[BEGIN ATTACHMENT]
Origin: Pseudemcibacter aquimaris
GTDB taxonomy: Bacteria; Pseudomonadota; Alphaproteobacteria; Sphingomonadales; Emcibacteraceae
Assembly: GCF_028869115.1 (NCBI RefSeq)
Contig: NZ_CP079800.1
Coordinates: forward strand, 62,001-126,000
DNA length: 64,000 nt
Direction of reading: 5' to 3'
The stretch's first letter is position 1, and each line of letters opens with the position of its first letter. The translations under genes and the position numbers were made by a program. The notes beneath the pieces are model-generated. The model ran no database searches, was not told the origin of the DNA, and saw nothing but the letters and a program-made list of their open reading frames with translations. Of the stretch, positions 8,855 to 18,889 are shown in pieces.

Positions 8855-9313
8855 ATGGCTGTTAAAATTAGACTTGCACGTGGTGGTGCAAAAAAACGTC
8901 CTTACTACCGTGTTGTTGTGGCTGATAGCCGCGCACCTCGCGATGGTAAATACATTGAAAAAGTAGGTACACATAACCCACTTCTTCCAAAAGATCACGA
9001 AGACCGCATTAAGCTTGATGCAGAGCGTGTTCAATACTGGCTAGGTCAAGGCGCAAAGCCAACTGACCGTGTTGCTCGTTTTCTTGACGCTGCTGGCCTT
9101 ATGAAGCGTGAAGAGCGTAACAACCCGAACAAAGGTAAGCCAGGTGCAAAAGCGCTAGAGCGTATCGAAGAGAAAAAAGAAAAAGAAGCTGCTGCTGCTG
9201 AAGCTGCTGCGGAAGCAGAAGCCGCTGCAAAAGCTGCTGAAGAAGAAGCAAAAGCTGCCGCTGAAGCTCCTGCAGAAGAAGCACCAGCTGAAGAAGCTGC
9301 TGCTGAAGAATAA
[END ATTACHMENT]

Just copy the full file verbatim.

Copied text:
Origin: Pseudemcibacter aquimaris
GTDB taxonomy: Bacteria; Pseudomonadota; Alphaproteobacteria; Sphingomonadales; Emcibacteraceae
Assembly: GCF_028869115.1 (NCBI RefSeq)
Contig: NZ_CP079800.1
Coordinates: forward strand, 62,001-126,000
DNA length: 64,000 nt
Direction of reading: 5' to 3'
The stretch's first letter is position 1, and each line of letters opens with the position of its first letter. The translations under genes and the position numbers were made by a program. The notes beneath the pieces are model-generated. The model ran no database searches, was not told the origin of the DNA, and saw nothing but the letters and a program-made list of their open reading frames with translations. Of the stretch, positions 8,855 to 18,889 are shown in pieces.

Positions 8855-9313
8855 ATGGCTGTTAAAATTAGACTTGCACGTGGTGGTGCAAAAAAACGTC
8901 CTTACTACCGTGTTGTTGTGGCTGATAGCCGCGCACCTCGCGATGGTAAATACATTGAAAAAGTAGGTACACATAACCCACTTCTTCCAAAAGATCACGA
9001 AGACCGCATTAAGCTTGATGCAGAGCGTGTTCAATACTGGCTAGGTCAAGGCGCAAAGCCAACTGACCGTGTTGCTCGTTTTCTTGACGCTGCTGGCCTT
9101 ATGAAGCGTGAAGAGCGTAACAACCCGAACAAAGGTAAGCCAGGTGCAAAAGCGCTAGAGCGTATCGAAGAGAAAAAAGAAAAAGAAGCTGCTGCTGCTG
9201 AAGCTGCTGCGGAAGCAGAAGCCGCTGCAAAAGCTGCTGAAGAAGAAGCAAAAGCTGCCGCTGAAGCTCCTGCAGAAGAAGCACCAGCTGAAGAAGCTGC
9301 TGCTGAAGAATAA